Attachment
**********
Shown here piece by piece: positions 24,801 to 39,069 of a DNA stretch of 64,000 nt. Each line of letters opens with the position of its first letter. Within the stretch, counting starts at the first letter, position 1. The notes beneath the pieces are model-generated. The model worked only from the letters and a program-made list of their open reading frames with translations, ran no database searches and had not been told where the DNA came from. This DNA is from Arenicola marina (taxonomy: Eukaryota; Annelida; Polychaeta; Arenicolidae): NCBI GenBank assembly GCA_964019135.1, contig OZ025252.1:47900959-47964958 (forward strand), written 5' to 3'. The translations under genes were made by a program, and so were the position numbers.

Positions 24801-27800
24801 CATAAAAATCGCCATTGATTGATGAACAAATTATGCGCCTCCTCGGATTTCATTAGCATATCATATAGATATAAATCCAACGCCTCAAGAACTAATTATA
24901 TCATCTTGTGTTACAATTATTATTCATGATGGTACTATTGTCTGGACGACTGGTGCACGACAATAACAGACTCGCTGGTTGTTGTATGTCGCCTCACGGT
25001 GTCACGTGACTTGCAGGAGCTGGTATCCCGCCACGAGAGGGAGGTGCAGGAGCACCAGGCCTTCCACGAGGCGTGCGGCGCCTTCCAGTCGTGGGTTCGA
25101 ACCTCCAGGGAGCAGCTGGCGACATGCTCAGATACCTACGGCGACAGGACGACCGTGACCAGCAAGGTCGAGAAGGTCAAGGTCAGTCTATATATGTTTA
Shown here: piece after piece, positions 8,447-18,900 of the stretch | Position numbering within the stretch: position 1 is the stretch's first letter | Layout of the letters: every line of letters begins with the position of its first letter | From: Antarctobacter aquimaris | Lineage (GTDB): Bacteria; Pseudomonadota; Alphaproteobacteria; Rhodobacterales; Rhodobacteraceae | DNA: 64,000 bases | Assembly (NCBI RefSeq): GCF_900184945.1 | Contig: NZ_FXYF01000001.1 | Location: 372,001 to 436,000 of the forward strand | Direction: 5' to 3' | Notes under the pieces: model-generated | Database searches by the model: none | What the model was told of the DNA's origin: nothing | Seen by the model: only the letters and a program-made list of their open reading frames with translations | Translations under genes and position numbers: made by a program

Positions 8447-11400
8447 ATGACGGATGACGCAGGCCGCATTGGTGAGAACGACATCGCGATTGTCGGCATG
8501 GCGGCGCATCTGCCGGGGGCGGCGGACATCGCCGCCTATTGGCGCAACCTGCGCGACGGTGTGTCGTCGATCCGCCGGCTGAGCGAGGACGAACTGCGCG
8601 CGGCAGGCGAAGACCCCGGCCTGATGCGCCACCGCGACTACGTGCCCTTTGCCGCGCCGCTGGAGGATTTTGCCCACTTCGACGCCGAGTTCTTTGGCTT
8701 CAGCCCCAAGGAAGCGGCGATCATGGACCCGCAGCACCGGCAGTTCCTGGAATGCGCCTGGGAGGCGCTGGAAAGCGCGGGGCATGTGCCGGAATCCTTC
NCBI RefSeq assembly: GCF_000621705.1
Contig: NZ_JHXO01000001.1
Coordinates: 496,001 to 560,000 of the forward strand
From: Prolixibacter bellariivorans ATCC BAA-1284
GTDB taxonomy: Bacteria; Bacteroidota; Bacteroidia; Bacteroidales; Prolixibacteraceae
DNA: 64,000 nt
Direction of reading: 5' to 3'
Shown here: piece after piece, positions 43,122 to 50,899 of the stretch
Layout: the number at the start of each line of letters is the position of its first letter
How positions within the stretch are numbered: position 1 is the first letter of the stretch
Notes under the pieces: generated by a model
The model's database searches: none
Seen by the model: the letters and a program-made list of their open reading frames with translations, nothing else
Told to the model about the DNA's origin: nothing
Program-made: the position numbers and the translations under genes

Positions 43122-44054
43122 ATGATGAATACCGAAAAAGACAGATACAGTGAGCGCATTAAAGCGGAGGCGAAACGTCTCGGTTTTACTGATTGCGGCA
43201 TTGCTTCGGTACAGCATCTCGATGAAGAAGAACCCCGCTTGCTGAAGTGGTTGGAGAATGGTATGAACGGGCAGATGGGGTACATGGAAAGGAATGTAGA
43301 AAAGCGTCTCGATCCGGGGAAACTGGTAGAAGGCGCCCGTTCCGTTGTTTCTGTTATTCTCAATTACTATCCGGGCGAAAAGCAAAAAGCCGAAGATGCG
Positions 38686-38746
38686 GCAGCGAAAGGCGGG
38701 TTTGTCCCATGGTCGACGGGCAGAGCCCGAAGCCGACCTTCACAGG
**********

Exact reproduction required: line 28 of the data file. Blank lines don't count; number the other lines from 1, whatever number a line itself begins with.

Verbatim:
Positions 43122-44054